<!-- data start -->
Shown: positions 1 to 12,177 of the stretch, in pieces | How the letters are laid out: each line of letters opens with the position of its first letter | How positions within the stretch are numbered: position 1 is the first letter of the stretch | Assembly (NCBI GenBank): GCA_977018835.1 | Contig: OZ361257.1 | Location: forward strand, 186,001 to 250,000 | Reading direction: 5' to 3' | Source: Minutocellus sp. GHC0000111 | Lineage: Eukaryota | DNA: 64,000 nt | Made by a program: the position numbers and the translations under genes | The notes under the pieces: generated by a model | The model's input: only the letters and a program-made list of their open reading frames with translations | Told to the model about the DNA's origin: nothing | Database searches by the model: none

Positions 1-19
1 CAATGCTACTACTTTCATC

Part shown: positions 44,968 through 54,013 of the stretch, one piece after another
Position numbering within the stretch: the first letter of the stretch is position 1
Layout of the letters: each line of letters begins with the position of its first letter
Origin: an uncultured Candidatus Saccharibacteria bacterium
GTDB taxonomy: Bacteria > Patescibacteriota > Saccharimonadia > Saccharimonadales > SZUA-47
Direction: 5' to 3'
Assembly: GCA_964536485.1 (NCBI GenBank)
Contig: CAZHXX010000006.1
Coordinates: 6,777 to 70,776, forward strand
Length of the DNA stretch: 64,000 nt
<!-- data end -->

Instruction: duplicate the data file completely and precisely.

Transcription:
Shown: positions 1 to 12,177 of the stretch, in pieces | How the letters are laid out: each line of letters opens with the position of its first letter | How positions within the stretch are numbered: position 1 is the first letter of the stretch | Assembly (NCBI GenBank): GCA_977018835.1 | Contig: OZ361257.1 | Location: forward strand, 186,001 to 250,000 | Reading direction: 5' to 3' | Source: Minutocellus sp. GHC0000111 | Lineage: Eukaryota | DNA: 64,000 nt | Made by a program: the position numbers and the translations under genes | The notes under the pieces: generated by a model | The model's input: only the letters and a program-made list of their open reading frames with translations | Told to the model about the DNA's origin: nothing | Database searches by the model: none

Positions 1-19
1 CAATGCTACTACTTTCATC

Part shown: positions 44,968 through 54,013 of the stretch, one piece after another
Position numbering within the stretch: the first letter of the stretch is position 1
Layout of the letters: each line of letters begins with the position of its first letter
Origin: an uncultured Candidatus Saccharibacteria bacterium
GTDB taxonomy: Bacteria > Patescibacteriota > Saccharimonadia > Saccharimonadales > SZUA-47
Direction: 5' to 3'
Assembly: GCA_964536485.1 (NCBI GenBank)
Contig: CAZHXX010000006.1
Coordinates: 6,777 to 70,776, forward strand
Length of the DNA stretch: 64,000 nt